However, Children’s Villages can be part of every neighborhood with benefits for children depending on their need up to and including living in the villages with parental visitation. Economically dependent children would be viewed as separate individuals if they are economically state dependent. Their aid does not go to the mother but directly to the child while the mother as an individual gets training and rehabilitation as needed.

The child has rights as soon as they are born; to minimally a stable, healthy, safe and age appropriate environment. The state has responsibility to support the individual not the family in a feminist social service system.

Therefore there are no inherent conflicts in the state’s obligation to prevent parental abuse and or neglect.

This removes the male model of benefits for women only if they are mothers (the only obligation of the patriarch is to the children as opposed to every individual equally). Emphasis on the individual as the welfare unit puts the emphasis on helping the single female become self sufficient while discouraging reproduction Discouraging the reproduction of those who cannot be self-sufficient is sound social policy and consistent with feminist policy.

A lot of what you label right wing feminism is radical feminism which is woman identified thinking. This is different from being left or right - it strives to ask what is good for women and debate those issues honestly from an experientially based perspective.

The Conscious raising Group is where women born women speak their experiences in the I voice unable to criticize or challenge other women's stories.

Feminist theory is based on how women actually experience the world as they express it in CR groups where their stories are documented. Women identified social programs are based on these documents and Eco/feminist policy.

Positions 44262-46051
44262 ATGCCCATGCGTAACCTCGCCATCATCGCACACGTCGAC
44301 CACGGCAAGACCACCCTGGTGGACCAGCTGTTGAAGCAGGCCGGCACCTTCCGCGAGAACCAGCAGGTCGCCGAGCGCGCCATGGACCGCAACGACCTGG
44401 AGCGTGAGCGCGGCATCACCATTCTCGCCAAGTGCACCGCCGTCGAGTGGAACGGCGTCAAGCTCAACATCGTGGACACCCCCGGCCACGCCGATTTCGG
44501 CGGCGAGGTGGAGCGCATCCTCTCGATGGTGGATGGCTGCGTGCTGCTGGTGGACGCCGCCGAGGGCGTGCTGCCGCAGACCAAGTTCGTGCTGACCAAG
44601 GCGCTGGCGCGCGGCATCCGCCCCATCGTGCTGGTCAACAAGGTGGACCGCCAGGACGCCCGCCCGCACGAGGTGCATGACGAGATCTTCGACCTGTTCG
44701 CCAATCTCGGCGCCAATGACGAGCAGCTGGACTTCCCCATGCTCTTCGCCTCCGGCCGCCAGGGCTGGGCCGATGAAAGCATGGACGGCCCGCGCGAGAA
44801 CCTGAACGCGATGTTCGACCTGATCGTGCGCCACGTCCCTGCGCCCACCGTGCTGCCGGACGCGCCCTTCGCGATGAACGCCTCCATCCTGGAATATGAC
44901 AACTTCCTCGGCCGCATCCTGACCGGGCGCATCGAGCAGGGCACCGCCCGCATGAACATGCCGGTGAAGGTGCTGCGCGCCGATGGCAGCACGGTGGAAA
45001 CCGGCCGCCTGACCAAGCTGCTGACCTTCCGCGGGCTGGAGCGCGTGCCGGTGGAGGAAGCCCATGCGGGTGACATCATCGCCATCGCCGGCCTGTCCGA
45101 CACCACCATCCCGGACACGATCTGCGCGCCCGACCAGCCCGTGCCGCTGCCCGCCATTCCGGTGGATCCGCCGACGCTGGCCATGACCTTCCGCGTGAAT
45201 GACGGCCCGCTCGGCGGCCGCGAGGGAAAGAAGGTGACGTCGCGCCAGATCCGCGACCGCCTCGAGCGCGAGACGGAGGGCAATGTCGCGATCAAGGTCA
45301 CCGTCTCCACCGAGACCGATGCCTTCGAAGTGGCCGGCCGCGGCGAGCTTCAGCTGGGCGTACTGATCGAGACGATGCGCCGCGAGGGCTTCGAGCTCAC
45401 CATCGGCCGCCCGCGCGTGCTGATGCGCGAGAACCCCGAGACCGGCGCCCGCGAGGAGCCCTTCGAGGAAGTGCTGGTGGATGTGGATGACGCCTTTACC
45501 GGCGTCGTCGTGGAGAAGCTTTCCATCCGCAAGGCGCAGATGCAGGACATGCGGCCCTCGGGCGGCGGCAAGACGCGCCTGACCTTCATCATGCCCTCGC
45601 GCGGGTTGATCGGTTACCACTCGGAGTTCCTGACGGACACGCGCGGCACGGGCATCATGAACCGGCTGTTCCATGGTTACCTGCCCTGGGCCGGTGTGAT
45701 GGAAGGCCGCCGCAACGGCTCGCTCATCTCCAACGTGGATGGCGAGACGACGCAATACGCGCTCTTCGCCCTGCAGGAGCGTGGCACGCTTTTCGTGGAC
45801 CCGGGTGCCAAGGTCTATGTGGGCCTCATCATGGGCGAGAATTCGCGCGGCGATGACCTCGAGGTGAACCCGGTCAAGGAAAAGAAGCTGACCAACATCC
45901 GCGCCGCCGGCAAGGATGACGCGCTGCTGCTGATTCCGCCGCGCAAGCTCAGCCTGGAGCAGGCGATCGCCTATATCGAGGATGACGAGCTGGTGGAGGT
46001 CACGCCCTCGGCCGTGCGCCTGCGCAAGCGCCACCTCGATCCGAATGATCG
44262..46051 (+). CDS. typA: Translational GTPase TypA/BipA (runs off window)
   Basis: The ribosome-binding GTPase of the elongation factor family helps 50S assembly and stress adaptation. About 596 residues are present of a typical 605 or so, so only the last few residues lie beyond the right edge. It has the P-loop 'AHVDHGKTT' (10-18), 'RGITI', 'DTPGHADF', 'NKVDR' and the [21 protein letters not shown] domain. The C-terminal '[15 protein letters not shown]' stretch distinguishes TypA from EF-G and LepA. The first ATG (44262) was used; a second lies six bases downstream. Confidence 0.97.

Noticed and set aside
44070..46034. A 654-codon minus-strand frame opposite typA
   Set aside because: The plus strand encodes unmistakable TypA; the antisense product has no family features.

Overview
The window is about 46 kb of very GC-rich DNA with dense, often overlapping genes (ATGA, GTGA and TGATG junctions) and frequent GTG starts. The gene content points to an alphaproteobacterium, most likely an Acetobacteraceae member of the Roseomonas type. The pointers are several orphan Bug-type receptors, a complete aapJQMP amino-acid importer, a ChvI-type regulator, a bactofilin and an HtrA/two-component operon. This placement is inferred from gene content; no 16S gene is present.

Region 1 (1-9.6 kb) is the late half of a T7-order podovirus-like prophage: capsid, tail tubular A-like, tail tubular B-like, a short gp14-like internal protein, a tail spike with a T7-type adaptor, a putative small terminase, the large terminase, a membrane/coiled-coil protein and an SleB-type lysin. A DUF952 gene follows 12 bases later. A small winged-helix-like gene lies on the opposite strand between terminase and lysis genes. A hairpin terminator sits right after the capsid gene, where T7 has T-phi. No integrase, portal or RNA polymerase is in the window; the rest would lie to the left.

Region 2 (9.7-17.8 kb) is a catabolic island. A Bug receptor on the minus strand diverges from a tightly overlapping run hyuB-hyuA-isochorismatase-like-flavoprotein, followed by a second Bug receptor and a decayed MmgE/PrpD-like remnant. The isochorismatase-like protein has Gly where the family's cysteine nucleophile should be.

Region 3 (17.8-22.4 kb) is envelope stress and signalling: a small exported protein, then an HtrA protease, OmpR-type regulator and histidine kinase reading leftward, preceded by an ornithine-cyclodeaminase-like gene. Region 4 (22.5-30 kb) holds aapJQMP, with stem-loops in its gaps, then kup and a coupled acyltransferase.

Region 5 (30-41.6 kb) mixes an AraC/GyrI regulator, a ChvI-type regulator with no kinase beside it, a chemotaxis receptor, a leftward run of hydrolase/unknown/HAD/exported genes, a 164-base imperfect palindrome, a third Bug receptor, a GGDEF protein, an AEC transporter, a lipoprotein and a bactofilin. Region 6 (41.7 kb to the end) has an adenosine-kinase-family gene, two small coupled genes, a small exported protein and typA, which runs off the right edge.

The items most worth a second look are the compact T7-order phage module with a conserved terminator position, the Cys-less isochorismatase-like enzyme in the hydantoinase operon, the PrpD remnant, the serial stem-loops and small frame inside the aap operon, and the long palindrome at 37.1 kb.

I would suggest reading NY Redstocking's, Notes; I and II published in the 1970s - they did some welfare benefit analysis.

Anonymous said...

Dear Maryam, I think you are not right when you say that the US has brought Islamic governments to Afghanistan and Iraq. I agree with you that the US supported Islamic groups in the past. But now many people in AFghanistan and Iraq are attracted by Islamic groups. The situation is even uncontrollabe for the US. I don't think that the US want Islamic governments in Middle East or anywhere else nowadays. But the problem is that many people now are in favour of Islamic regimes. Iran is an exception in Middle East.

Anonymous said...

Good Job! :)

Anonymous said...


I went through and compiled the latest SVN, but the widgets did not appear as in your examples. However, I did get an error during configure saying that 'libhildon' could not be found. I'm using OS2008 and Maemo 4.0 under scratchbox. Thanks.

Neal O said...


I am confused! Do moderate Muslims exist? ie who are quite happy for people to be openly gay, don't want to veil women, believe apostasy is not a crime, oppose sharia law etc etc etc. Where can I read a good article about this? Where do they hang out? Where is the liberal web site for Muslims because I can't find it?

Anonymous said...

Hi Neal,

Here is the website that may be of assistance to you.

Progressive British Muslims is a small organisation that was set up by Progressive Muslims in the wake of 7/7.

As a homosexual man who is also a committed humanist, I have battled with my feelings towards Muslims, but these people have given me hope that we can all progress together ;)